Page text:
DOJ Press Release letterhead

  • Friday, December 17, 2010
  • Contact: Office of Justice Programs
  • Telephone: (202) 307-0703

Weekly News Brief

Survey Highlights Impact of Identity Theft—A recently released survey by the Bureau of Justice Statistics finds that an estimated 11.7 million persons, or about five percent of all persons age 16 or older in the United States, were victims of identity theft during the two years prior to being surveyed in 2008. Financial losses related to identity theft are estimated at more than $17 billion. According to the survey, men and women were equally likely to experience identity theft; however, a greater percentage, or 6 percent, of persons ages 16 to 24 were victims of at least one type of identity theft compared to 3.7 percent of persons age 65 or older. Also, the survey found that persons living in households with an income of $75,000 or higher were more likely to experience identity theft than persons in households with lower incomes. The survey found that the majority of victims, or 68 percent, reported the identity theft to a bank or credit card company and about 17 percent of identity theft victims reported the incident to a law enforcement agency. These and other survey findings are discussed in Victims of Identity Theft, 2008 (NCJ 231680). The data in the report is from the 2008 Identity Theft Supplement (ITS) to the National Crime Victimization Survey (NCVS) which surveyed more than 56,000 persons age 16 or older in the United States about identity theft.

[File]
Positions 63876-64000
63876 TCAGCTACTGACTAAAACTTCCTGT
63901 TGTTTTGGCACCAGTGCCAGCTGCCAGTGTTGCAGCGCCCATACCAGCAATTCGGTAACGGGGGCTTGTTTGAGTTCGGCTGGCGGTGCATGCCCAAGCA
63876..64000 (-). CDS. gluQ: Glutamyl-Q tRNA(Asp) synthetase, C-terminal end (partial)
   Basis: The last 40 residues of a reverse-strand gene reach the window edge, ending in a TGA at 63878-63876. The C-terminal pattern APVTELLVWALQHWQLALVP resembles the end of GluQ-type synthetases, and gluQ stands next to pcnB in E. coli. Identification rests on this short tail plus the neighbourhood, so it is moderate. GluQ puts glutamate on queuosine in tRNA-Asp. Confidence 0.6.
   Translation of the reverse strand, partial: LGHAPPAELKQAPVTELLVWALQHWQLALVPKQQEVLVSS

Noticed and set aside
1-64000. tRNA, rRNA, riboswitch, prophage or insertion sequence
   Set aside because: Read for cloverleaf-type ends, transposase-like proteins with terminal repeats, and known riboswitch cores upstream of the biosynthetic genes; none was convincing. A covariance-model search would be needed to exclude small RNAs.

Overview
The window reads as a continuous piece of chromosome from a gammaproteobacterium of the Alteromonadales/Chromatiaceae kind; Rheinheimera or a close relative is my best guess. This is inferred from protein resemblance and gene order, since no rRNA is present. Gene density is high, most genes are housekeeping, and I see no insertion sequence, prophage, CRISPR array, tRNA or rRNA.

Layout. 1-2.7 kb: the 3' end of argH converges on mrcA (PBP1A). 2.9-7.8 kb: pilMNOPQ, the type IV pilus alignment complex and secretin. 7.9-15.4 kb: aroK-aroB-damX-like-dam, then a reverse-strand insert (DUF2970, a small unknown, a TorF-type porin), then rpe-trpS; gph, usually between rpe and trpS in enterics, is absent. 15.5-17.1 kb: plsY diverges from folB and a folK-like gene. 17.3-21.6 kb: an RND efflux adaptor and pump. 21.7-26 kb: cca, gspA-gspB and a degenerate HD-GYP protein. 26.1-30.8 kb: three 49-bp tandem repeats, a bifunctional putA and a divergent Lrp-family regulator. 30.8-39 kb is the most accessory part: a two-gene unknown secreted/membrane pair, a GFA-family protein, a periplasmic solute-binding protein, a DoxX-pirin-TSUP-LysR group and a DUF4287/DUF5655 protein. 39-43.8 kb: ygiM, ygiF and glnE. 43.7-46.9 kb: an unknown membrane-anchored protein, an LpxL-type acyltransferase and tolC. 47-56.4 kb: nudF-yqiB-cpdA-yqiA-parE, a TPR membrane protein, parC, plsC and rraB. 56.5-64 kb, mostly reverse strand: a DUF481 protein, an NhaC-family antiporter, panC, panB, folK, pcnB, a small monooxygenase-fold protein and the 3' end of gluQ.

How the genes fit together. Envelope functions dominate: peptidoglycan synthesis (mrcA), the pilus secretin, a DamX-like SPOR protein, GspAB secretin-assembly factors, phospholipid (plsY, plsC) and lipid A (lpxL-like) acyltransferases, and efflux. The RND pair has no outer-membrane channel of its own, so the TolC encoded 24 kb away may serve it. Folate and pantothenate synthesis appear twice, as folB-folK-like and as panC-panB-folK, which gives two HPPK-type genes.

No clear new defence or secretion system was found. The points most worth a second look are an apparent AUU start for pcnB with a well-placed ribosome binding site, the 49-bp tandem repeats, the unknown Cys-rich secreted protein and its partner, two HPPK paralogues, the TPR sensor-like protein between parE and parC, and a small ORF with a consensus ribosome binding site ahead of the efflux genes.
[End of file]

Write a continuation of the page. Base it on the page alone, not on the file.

Nomination Period for Law Enforcement Congressional Badge of Bravery Opens—The Bureau of Justice Assistance is accepting nominations until Feb. 15, 2011, for the Federal Law Enforcement Congressional Badge of Bravery and the State and Local Law Enforcement Congressional Badge of Bravery. BJA administers this program created by the Law Enforcement Congressional Badge of Bravery Act of 2008 (Public Law 110-298) to recognize acts of bravery performed between Jan. 1, 2010, and Dec. 31, 2010, by federal, state, local, and tribal law enforcement officers nominated by their agency’s leadership. Additional information about the Law Enforcement Congressional Badge of Bravery and nomination materials are available at

Paper Offers Management Strategies for Police Departments—In Making Policing More Affordable: Managing Costs and Measuring Value in Policing, San Francisco Police Chief George Gascon and Harvard Kennedy School Senior Research Associate Todd Foglesong suggest strategies to help agencies reduce their costs while managing demand and revaluing and re-engineering policing. This paper is the third in a series prepared by the Executive Session on Policing and Public Safety, a roundtable of leaders in law enforcement and academia funded by the National Institute of Justice and managed by the Harvard Kennedy School's Program in Criminal Justice and Policy and Management.